Title: ELI weekly : the weekly newsletter of the English Language Institute
Full Citation
Permanent Link: http://ufdc.ufl.edu/UF00089998/00141
 Material Information
Title: ELI weekly : the weekly newsletter of the English Language Institute
Physical Description: Newspaper
Language: English
Creator: English Language Institute, University of Florida
Publisher: English Language Institute
Place of Publication: Gainesville, Fla.
Publication Date: October 30, 2009
 Record Information
Bibliographic ID: UF00089998
Volume ID: VID00141
Source Institution: University of Florida
Holding Location: University of Florida
Rights Management: All rights reserved by the source institution and holding location.


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* Time Change
* Football

* Manners
* Grammar

The FJ I Weekly

Set Your Clocks
Daylight Savings Time ends this weekend

This Saturday night, October 31st into
November 1st, don't forget to set your
clocks one hour back, as we will be
going off of Eastern Daylight Time
and returning to Eastern Standard
Time. Officially, the time change
occurs at 2am on Sunday morning. If
you forget, then you will be here a
whole hour earlier than you have to
on Monday!

In addition to the change itself, we
would also like to make you aware of
another issue-safety. For those of
you who are out after 6pm every day,
be aware that the sun will be setting at
around 5:30; starting Monday, it will
be dark in the early evening. This
brings us a couple of issues:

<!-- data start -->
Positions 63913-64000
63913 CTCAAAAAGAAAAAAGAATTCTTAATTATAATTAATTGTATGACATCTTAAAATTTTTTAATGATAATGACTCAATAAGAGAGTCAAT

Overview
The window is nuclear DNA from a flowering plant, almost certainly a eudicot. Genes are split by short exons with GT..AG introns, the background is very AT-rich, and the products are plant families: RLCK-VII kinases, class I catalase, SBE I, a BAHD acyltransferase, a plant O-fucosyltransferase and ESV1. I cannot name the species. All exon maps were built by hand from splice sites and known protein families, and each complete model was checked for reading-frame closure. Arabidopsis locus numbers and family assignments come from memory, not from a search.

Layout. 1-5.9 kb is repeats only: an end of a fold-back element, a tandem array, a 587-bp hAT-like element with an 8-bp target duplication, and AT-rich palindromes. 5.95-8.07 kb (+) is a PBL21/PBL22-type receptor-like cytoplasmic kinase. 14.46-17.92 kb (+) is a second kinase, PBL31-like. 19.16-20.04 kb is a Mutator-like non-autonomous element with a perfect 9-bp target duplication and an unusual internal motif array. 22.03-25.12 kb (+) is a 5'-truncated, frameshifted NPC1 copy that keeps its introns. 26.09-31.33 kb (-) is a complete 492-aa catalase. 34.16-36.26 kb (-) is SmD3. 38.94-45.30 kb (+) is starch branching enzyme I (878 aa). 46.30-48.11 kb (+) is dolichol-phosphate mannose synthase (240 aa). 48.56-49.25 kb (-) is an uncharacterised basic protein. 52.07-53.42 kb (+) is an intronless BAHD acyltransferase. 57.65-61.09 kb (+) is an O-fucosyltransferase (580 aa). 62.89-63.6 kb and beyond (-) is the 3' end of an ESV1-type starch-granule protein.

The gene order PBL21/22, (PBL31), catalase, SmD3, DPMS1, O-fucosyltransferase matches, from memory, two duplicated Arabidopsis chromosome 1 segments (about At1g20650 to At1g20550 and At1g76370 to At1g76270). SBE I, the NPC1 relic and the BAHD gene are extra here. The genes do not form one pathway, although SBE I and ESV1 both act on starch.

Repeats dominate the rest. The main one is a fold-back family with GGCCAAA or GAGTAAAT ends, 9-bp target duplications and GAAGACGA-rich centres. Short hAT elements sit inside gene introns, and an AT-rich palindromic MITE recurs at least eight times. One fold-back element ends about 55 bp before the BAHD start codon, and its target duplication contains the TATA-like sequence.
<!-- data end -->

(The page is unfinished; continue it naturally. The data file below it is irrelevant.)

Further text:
] Bicycling: If you bike to school,
do remember that it is the law in
Gainesville (and a darn good
safety idea, anyway) that you
must have a working headlamp
on the front of your bike and a
red safety lamp on the rear of
your bike after dark. If you don't,
it's very difficult to see where
you're going, and you will receive
a traffic ticket (with a fine of $95,
folks!) if you are seen by the
] Walking: You should not walk
alone in the dark. You should
find a partner to walk with to the

bus stops and to your apartment

Start planning now; it's best to be
prepared for the time change!

This Saturday, November 1st, we are
having a Football Party and
watching the Florida-Georgia football

The UF vs. the University of Georgia
football game is a huge tradition in
Gator football! Every year, these two
rivals take on each other in neutral
territory in Jacksonville to show
which is the better team. Our party
will be a chance for you to come
together as friends to eat, watch the
game, and cheer on the Gators! This
year it will be a particularly
"spirited" atmosphere since it's also
Halloween. Feel free to wear a

Where: Cabana Beach clubhouse.
We will meet there at 3:00pm.

When: Saturday, October 31st from
3:00pm to around 6:30pm.

Cost: Bring $5-7 for pizza and sodas.

> Travel and I-20's-Even though
it's a bit early, there are several
holidays coming up. Do
remember that if you travel
outside the country during this
time, you will need to get your I-
20 signed in the ELI Main Office
before you go, in order to ensure
that you will be able to return to
the US when the holiday is over!
> Noise in the Hallways-Folks,
just a little reminder. We share
the 3d Floor of Norman Hall
with a lot of other offices and
different people. We would like
to remind you please to keep the
noise levels down as much as you
can. One suggestion is that you
do your best to speak English,
even between classes. A number
of you really do speak a lot louder
when you use your native
language. It's good practice and
it will save a few headaches!

The following are ELI Birthdays for
the week of October 30-November 5:

November 1: Junghyun Kwon

I he Weekly Newsletter o
the English Language Institute
Volume 110, Issue 8
October 30, 2009